Enlightened Halloween

If your child is an animal lover, why not use this Halloween as an opportunity to get creative with an unusual creature costume � and teach your youngster about some unique and endangered species?

Consider these costume ideas, all featuring fascinating animals that children will love learning about:

Poison dart frog

These rainforest frogs in neon-bright hues send a warning with their colors: Stay away or else. Poison dart frogs protect themselves by secreting a poison from their pores, making them less than tasty to any would-be predators. The Choco Indians of western Columbia use a particularly poisonous type of this frog to poison their blowgun darts; the darts are deadly to the small animals the Indians hunt for food.

How to make a poison dart frog costume? Dress your child in bright red tights, a matching red sweatshirt and red knit cap, then add bright blue socks and bright blue stretch gloves. Paint his or her face bright red, too, and add a pair of froggy-style eyes by gluing or taping two ping-pong balls or egg-carton segments (use marker to make black eye circles) to the top of the knit cap.

Giant panda

The giant panda lives in mountainous forest areas of central and western China, but its habitat is steadily shrinking because of human development and loss of bamboo, its primary food. Today, only about 1,000 pandas still live in the wild, with another 60 in zoos around the world. Giant pandas spend most of their days alone, eating lots and lots of bamboo, with some honey, tufted grass, flowers and even the occasional rodent for a little extra variety. Unlike bears, they don’t live in dens or hibernate; instead, they sleep under rock overhangs or at the bases of trees.

Start your panda costume by dressing your child in a white sweatshirt and white sweatpants. Then pull black socks over the pants and over the arms, securing the socks at thigh and shoulder heights. Paint your child’s face white, then paint black ovals around each eye and color the nose black as well. Finally, tape two circles of black construction paper (use cardboard underneath to keep the paper from flopping over) to either side of a headband and you’ve completed the look with two big panda ears.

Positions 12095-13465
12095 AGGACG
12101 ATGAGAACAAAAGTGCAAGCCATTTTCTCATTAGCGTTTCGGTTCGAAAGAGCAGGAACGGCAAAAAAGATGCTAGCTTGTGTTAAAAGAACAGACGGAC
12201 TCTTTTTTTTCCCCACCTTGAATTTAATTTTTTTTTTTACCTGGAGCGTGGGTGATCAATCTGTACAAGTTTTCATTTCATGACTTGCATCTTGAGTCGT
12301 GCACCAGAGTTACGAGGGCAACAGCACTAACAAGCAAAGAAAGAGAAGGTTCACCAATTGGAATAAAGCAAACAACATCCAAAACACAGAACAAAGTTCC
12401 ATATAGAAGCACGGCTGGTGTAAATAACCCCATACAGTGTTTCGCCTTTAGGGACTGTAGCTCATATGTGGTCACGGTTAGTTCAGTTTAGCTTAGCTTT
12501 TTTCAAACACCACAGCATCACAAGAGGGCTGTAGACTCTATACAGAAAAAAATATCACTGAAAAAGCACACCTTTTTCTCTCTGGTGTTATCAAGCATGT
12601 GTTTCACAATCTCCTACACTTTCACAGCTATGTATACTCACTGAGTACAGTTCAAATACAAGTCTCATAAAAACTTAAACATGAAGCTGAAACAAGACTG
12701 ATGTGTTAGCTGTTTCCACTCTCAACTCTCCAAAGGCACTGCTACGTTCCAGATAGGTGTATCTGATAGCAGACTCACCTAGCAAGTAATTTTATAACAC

Monarch butterfly

Monarch butterflies are special not only because of their beauty, but because they migrate farther each year than any other butterfly in the world – up to three thousand miles, in some cases. Every fall, Monarchs west of the Rocky Mountains fly to the California coast to spend winter in pines, cypresses and eucalyptus trees. Monarchs east of the Rockies head south to central Mexico. They seek out overwintering areas that are not too cold, but cool enough for them to slow down their metabolism and conserve their energy until the spring. Monarchs migrate in the millions, making their travel routes and winter habitats a spectacular sight.

With so many monarchs in one place, it’s hard to believe they could ever be at risk of becoming endangered. But coastal development in California and logging in Mexico can both harm the butterflies’ wintering spots. Development and environmental problems can also threaten the milkweed, which is the only plant monarch larvae eat.

Transform your child into a Monarch by dressing him or her in a black sweatshirt and black sweatpants or tights. Then cut wing shapes from two pieces of orange posterboard, outlining the edges and drawing interior wing veins with black marker. Punch a hole in the top and bottom of each wing near the inside, string yarn or sturdy cord through the holes, and secure the wings to your child by stringing the cord over the shoulders and around the waist before tying the ends together in a knot behind the back. Twist two black pipe-cleaners onto a headband for antennae, and your child is ready to migrate out into the neighborhood for some enlightened trick-or-treating.

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